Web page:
It has often been alleged that the financial markets, with all their speculative excesses, wastefully absorb resources that could be better employed in the real economy. Fritz Machlup, originally a student of Ludwig von Mises, dealt with that charge in the aftermath of the 1929 crash. His defense of the stock market remains germane to our time. In it, he argues that the stock exchange offers an important alternative mechanism of allocating savings to investment, while generally being a way station through which money travels on its way to the real economy either to finance capital projects or to be spent on consumer goods. To the extent the stock market ever absorbs capital, it is only during stock market booms. Yet these are generated by the uncertain course of central bank monetary expansion. Bull and bear markets cycles are, at bottom, politically driven events.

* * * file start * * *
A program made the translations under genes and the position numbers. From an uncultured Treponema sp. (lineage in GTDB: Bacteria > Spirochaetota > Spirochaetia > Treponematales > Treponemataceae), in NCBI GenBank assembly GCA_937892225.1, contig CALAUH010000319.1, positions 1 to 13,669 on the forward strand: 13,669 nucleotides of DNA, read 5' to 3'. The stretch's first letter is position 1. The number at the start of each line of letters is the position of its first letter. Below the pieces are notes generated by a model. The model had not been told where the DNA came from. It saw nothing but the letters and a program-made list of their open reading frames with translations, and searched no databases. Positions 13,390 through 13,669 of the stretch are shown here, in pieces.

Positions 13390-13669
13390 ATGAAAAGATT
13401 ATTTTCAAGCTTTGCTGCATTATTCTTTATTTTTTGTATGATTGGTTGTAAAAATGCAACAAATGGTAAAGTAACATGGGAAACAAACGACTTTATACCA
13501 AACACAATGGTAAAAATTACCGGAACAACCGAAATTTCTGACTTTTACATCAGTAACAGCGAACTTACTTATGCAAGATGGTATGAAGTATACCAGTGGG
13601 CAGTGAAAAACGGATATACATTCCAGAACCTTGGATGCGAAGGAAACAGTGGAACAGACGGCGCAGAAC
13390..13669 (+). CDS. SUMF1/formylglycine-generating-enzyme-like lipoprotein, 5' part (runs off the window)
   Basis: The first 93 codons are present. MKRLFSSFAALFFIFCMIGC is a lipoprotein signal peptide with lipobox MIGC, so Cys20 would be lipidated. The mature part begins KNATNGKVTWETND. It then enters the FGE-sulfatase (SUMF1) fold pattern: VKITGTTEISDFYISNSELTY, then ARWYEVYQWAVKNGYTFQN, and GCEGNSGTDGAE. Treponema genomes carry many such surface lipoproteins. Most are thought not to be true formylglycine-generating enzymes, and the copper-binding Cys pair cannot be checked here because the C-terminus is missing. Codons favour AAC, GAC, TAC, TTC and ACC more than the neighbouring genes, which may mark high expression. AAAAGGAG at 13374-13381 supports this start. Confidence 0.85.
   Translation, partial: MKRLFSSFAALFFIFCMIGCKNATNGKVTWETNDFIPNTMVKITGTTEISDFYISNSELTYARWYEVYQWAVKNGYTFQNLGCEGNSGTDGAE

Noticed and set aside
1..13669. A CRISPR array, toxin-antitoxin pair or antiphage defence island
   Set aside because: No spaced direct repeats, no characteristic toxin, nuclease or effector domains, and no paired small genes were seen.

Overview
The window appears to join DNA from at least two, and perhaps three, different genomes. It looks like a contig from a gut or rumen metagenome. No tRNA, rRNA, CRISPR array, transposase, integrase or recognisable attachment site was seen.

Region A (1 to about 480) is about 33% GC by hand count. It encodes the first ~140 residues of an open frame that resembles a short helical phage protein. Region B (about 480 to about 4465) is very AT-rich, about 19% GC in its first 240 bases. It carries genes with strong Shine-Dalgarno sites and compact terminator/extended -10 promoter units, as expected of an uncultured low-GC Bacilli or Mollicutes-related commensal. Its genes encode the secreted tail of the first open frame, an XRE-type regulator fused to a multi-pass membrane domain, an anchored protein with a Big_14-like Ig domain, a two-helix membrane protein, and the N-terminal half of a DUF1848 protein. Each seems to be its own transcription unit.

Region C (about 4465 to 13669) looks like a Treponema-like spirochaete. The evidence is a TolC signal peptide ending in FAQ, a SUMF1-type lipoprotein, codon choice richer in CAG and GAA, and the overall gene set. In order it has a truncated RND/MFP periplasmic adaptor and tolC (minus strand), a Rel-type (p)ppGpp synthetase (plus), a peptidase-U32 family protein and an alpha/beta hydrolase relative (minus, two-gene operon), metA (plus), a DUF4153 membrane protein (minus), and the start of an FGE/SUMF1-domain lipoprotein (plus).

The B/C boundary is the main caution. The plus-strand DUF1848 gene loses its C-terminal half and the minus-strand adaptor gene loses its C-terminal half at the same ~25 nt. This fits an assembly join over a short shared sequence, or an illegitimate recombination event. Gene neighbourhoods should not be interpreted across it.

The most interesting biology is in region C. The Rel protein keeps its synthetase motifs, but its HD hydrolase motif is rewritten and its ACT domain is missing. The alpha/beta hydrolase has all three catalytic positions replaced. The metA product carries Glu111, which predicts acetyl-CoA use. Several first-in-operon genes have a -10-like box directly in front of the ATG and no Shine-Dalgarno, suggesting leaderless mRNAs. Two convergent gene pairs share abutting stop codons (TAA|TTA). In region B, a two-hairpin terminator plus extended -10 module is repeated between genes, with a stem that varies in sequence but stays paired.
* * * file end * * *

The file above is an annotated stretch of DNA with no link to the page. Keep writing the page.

Bragues, G. (2014), "Has Fritz Machlup Stood the Test of Time? Revisiting his Monetary Analysis of the Stock Market A version of this paper was presented at the third biennial Wirth Institute Workshop on Austrian Economics held in Lake Louise, Alberta, Canada, September 14–15, 2012.
A version of this paper was presented at the third biennial Wirth Institute Workshop on Austrian Economics held in Lake Louise, Alberta, Canada, September 14–15, 2012.
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